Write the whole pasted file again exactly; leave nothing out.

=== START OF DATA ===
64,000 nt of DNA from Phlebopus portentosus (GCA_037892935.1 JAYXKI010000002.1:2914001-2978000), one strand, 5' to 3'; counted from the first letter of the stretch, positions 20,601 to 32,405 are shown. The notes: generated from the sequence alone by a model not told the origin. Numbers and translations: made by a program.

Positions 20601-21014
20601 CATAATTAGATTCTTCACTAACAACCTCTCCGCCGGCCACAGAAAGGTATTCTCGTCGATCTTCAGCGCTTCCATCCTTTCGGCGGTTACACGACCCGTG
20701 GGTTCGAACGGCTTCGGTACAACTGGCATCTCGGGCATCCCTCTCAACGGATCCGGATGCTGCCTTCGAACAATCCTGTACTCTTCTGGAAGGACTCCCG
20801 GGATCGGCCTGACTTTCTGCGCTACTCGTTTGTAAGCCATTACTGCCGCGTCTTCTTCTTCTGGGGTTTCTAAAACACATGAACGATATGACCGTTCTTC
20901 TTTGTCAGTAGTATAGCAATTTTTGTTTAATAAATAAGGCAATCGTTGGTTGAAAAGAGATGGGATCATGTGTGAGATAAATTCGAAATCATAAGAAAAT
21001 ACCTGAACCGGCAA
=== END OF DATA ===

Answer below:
64,000 nt of DNA from Phlebopus portentosus (GCA_037892935.1 JAYXKI010000002.1:2914001-2978000), one strand, 5' to 3'; counted from the first letter of the stretch, positions 20,601 to 32,405 are shown. The notes: generated from the sequence alone by a model not told the origin. Numbers and translations: made by a program.

Positions 20601-21014
20601 CATAATTAGATTCTTCACTAACAACCTCTCCGCCGGCCACAGAAAGGTATTCTCGTCGATCTTCAGCGCTTCCATCCTTTCGGCGGTTACACGACCCGTG
20701 GGTTCGAACGGCTTCGGTACAACTGGCATCTCGGGCATCCCTCTCAACGGATCCGGATGCTGCCTTCGAACAATCCTGTACTCTTCTGGAAGGACTCCCG
20801 GGATCGGCCTGACTTTCTGCGCTACTCGTTTGTAAGCCATTACTGCCGCGTCTTCTTCTTCTGGGGTTTCTAAAACACATGAACGATATGACCGTTCTTC
20901 TTTGTCAGTAGTATAGCAATTTTTGTTTAATAAATAAGGCAATCGTTGGTTGAAAAGAGATGGGATCATGTGTGAGATAAATTCGAAATCATAAGAAAAT
21001 ACCTGAACCGGCAA